TV personality and “homemade” economist Clive Ramathibela allegedly used his financial solutions company to lure and dupe at least five investors out of R4.4million.
Ramathibela, 33, who is described on his company website as a homemade economist, made a brief appearance in the Joburg Specialised Commercial Crime Court yesterday, where his case of fraud and theft was postponed to next month.
He is out on bail of R15,000 following his arrest by the Hawks at the Tiso Blackstar offices in Parktown, Joburg, in April, where he was due for an interview to respond to allegations against his company. He had been evading arrest.
Ramathibela is the director and chief investment officer at Clivera Incorporated, based in Bryanston. He is a former ANN7 business editor and has freelanced for the SABC, specialising in finance matters. He also goes by the double-barrel surname Ramathibela-Smith.
Ramathibela is believed to have used his public image to lure dozens of victims to invest their hard-earned money, including pensions, in Clivera. The court papers listed five individuals who he allegedly defrauded in October 2014. They invested between R250,000 and R1m each, totalling R4430880.
Titus Mawasha, whose father gave R880,000 to Ramathibela, took his frustrations of not getting his late father’s returns from Clivera to hellopeter.com. Mawasha said Ramathibela had personal relations with his father, but failed to return his investments upon his death.
“Ramathibela-Smith has not said a single word about returning the money. The matter is with the estate attorney, and the first summons has been issued to him. My issue here is that he knew my dad personally, as they went to the same Jehovah’s Witness church. During the passing of my father, Clive kept quiet about the money invested. He came with a weird story which is recorded, and makes no sense at all. It has been two years and a few months, with no feedback from him,” Mawasha wrote.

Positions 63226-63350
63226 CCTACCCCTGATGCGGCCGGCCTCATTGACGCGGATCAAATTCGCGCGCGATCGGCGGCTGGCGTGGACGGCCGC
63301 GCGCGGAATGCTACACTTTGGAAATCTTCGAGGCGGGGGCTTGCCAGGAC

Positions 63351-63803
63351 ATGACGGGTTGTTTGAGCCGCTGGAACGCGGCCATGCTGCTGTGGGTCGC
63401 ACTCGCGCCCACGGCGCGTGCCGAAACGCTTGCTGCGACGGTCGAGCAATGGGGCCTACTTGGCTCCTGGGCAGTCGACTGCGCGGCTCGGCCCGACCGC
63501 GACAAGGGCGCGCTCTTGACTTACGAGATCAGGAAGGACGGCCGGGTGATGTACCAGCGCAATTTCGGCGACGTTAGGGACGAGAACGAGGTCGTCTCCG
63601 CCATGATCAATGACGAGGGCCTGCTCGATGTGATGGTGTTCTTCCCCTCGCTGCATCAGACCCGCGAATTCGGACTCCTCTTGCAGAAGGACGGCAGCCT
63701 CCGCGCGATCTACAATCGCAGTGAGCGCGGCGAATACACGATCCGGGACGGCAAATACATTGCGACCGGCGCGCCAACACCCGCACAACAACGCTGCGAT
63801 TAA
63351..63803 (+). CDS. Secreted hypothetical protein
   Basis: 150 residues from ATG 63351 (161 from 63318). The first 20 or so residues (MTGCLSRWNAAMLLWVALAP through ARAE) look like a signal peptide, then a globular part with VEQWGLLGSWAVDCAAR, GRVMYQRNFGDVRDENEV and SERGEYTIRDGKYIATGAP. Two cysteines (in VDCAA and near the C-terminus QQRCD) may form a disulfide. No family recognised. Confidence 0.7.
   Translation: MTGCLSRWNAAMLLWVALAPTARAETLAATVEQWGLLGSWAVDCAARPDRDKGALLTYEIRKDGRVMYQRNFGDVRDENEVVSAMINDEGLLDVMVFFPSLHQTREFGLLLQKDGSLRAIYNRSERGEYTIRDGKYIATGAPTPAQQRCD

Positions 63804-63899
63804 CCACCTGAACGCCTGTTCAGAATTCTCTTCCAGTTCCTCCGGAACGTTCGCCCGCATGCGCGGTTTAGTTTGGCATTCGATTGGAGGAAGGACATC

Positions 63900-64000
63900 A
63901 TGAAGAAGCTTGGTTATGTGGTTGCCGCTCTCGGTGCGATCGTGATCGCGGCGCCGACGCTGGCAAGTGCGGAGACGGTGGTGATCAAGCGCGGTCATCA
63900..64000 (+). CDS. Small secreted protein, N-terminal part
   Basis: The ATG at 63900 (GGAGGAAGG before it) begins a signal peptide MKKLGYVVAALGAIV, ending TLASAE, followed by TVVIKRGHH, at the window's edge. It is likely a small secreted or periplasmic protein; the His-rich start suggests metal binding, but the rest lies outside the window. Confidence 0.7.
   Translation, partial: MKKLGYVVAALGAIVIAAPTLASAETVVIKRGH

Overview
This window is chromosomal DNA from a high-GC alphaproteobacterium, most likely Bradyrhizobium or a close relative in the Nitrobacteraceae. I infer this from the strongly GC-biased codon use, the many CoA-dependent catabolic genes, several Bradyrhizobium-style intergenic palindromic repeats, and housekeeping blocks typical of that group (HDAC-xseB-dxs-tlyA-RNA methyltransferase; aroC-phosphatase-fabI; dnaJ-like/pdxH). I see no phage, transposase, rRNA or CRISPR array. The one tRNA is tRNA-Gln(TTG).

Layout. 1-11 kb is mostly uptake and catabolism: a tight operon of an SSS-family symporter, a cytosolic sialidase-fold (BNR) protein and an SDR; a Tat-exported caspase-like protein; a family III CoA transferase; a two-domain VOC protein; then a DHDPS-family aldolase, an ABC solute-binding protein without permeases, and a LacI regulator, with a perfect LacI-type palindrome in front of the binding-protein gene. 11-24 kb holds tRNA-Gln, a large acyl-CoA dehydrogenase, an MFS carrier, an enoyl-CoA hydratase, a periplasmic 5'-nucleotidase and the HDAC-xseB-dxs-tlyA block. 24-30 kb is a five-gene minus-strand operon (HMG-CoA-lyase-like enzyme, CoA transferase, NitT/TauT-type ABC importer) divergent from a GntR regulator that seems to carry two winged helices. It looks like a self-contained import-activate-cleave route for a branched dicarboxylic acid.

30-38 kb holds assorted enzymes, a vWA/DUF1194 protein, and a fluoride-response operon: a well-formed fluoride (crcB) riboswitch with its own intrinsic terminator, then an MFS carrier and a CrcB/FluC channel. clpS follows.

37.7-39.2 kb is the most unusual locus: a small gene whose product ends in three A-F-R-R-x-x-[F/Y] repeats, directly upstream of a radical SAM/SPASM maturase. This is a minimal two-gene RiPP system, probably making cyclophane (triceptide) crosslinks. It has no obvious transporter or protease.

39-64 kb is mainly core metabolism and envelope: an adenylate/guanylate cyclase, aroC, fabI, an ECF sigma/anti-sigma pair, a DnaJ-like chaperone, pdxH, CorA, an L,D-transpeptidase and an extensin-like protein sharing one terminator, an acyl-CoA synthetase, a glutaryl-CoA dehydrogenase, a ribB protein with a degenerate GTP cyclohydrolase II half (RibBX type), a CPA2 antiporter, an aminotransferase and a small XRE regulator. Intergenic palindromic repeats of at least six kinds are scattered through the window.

He said he pleaded with Clivera’s directors to return the funds, as his family were taking financial strain. He said all the documents had been submitted to the master of the court, and only Ramathibela’s portion was outstanding.
“Our little brother needs access to the estate money and he is unable to do so, as Mr Clive is living comfortably. Our brother and stepmother struggle to eat, get medication and clothes, and all we hear from our neighbours back home is that now and then there is no electricity or food and water. They have to beg from our neighbours,” wrote Mawasha.
A source close to the investigation told The Star that Ramathibela’s bank accounts were almost depleted at the time of his arrest. “He didn’t have more than R3000 in his bank account and he told us that he had invested the money in Kaizer Chiefs and Orlando Pirates soccer clubs, but we have since learnt that he used it to run his business, pay staff salaries, rent and services. He is broke,” said the source.
In April last year, the Financial Sector Regulation Authority (previously known as the Financial Services Board) withdrew Ramathibela’s licence during its investigation into his business conduct.
“The registrar’s decision was made after an investigation was conducted on Clivera Consulting and Ramathibela, following complaints received from the clients of Clivera Consulting. The effect of the registrar’s decision is that Clivera Consulting and Phelegetso Ramathibela are prohibited from rendering any financial services as contemplated in the FAIS Act,” the authority’s statement said.